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Poetry was written all over our two day trip as we drifted away from our student life in Delft and wandered into the lives of ecologists, birdwatchers, the inhabitants of Holwerd and Ameland and the ferry captains. We saw both natures beauty in the astonishing sunset sky, the dancing bird formations and the foggy dunes in the morning light and man’s whit in the terps of Holwerd, the abstract line of the dikes and openness of the polders. When we looked up to the night sky, it was the first time in a while that we could see the stars and when we climbed up to the panorama deck on the ferry, the Wadden Sea showed off its looks presenting the tidal flats.

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It is safe to say that the Wadden Sea area is unique and that hopefully, the next adventure will bring us to another place like this.

Eva Ventura

Rudi van Etteger
Date: 10 November 2016

Time: 11:00 – 12:30
Location: Aula, building 362, Gen. Foulkesweg 1, Wageningen

Dissertation title:

Beyond the Visible. Prolegomenon to an aesthetics of designed landscapes

Group: Wageningen University, Landscape Architecture
Promotor: Prof.dr.ir. A. van den Brink and prof.dr. H.G.J. Gremmen
Co-promotor: Dr. R.C.H.M. van Gerwen

Abstract:

In this thesis the appropriate aesthetic evaluation of designed landscapes is explored. The lack of a specific theory for the appropriate appreciation of designed landscapes in environmental aesthetics has made it possible for landscape architects and critics to belief that landscapes are scenic entities. Actual design criticism as offered in the Landscape Architecture Europe books is shown to be based on the inconsistent belief that aesthetic experiences of works of landscape architecture are mostly visual. To explore what an appropriate appreciation should be based in, the ontology and phenomenology first of the particular designed landscape of Walcheren and consequently designed landscapes in general are explored. The exploration has provided important cues for the aesthetic evaluation of designed landscapes which form an evaluative framework for the appropriate appreciation of designed landscapes. A discussion is provided on the importance of such an appropriate appreciation for different audiences.

Extra information on:

http://www.sense.nl/graduations/upcoming/10871732/Rudi-van-Etteger

The chair of Landscape Architecture invites you to a new colloquium series in the How-Do-You-Landscape sessions entitled “SCAPES”. This series focusses on urgent and emerging themes for spatial design, such as disasters and emergencies, co-creation, social justice and new technology. We invite leading academics and practitioners with contrasting or complementary views to speak about their work in an informal setting. The presentations are followed by a discussion chaired by an academic from the faculty. A screening of a film or documentary on the same topic follows up the lectures in the weeks following.

#2 ROAD-SCAPES
The second theme in the new series is Road-Scapes, and explores the past and future role of infrastructure in shaping the conceptions and transformations of natural, rural and urban landscapes. Timothy Davis, architectural historian for the American National Parks Authority will speak about his research on the design of roads in U.S. National Parks and their influence on ideas of nature, recreation and technology in American society.  Stefan Bendix, urbanist and founder of Artgineering, will speak on his work on cycle infrastructures as a tool for spatial and socio-economic development in contemporary urban environments. The relationship between past and future infrastructure forms a central thematic for the colloquium, which concludes with a discussion between these two speakers and moderator René van der Velde, associate professor in landscape architecture. The presentations and discussion are intended to reveal critical themes and principles for landscape architects and urban planners on this most fundamental of spatial design and development instruments.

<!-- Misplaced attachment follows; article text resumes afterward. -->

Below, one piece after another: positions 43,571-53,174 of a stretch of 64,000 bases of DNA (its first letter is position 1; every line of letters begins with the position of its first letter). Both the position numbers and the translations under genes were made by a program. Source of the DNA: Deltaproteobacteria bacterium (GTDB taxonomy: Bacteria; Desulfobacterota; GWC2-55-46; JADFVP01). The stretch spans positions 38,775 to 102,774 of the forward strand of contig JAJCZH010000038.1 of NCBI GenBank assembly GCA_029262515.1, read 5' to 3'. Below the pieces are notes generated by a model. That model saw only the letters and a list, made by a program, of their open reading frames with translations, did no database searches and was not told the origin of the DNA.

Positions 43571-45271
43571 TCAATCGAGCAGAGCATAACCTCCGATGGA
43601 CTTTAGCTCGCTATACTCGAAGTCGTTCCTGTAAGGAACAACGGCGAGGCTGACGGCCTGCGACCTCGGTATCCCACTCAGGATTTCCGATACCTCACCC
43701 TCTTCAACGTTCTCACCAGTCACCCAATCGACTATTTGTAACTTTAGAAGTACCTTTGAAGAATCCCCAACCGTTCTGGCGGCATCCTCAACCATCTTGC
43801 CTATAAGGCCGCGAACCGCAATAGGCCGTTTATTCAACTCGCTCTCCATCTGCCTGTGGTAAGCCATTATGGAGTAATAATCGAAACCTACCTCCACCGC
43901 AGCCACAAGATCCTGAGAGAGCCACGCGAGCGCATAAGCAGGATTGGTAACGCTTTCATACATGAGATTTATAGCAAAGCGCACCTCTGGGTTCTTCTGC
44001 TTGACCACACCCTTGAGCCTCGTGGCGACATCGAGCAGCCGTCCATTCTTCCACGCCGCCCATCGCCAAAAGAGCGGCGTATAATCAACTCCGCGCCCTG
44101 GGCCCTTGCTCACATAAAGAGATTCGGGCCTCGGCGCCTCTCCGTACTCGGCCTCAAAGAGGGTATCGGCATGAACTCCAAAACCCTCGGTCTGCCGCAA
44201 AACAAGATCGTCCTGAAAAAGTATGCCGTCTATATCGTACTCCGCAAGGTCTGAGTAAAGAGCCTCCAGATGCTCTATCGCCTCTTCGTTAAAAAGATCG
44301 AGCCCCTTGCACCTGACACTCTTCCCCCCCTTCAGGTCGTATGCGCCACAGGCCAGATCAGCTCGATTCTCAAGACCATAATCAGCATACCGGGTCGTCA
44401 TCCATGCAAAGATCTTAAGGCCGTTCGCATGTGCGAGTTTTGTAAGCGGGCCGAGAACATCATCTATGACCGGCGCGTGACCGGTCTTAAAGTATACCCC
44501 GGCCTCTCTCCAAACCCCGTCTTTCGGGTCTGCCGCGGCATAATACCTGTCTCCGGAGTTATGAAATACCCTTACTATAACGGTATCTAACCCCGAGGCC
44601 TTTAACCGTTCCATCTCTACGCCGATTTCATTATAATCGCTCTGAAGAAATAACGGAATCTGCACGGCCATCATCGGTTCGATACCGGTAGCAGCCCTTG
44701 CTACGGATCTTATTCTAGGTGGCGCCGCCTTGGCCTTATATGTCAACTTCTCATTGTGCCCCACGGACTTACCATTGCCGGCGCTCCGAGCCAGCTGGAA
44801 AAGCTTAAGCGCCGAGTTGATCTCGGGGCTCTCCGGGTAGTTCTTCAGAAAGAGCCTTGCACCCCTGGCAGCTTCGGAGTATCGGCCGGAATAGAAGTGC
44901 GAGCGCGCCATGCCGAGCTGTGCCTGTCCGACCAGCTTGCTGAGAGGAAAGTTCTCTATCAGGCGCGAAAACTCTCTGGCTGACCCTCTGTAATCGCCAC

Tim Davis – Park Roads                  Park roads have been celebrated as technical and aesthetic masterpieces, hailed as democratizing influences, and vilified for invading pristine wilderness with the sights, sounds, and smells of civilization. Davis’ research traces the role of motorists, wilderness advocates, highway engineers and landscape architects in shaping these infrastructures, offering a new perspective on national park history and providing insights into evolving ideas about the role of nature, recreation, and technology in American society.

Tim Davis is a historian for the U.S. National Park Service. His writings on parks, parkways, and other aspects of the American landscape have appeared in Landscape Journal, Perspectives in Vernacular Architecture, Studies in the History of Gardens & Designed Landscapes, and America’s National Park Roads and Parkways. He has taught courses on landscape history, theory and preservation at the University of Texas, the University of Maryland, and the Bard Graduate Center for Studies in Decorative Arts, Design and Culture. He received his  degree in Visual and Environmental Studies from Harvard College and a PhD in Americ
an Studies from the University of Texas at Austin. poster-roadscapes-stefan-bendiks

Stefan Bendiks – Cycle infrastructure                  The planning and design of infrastructure in urban and peri-urban contexts is an increasingly critical task. Stefan will present research and praxis projects by the office that explores the phenomenon of the route and the role of infrastructure in the spatial and social development of territories. Recent research and a publication on cycle infrastructure by the office will form the main body of the talk, a comparative study of 10 long-distance cycleways, their planning and design characteristics, and their impact on aspects such as socio-economic development, experience and mobility patterns.

Stefan Bendiks is director of the office Artgineering, an office for urbanism based in Rotterdam and Brussels. He devises and implements design strategies for complex (inter)urban conditions with particular attention to the role of infrastructure. In various research and design projects, he re-interprets the relationship between mobility, landscape and urban development. The work of Artgineering has won various awards and prizes such as Europan, the Karl-Hofer Award of the UdK Berlin and a Bauhaus Award nomination.poster-roadscapes-stefan-bendiks2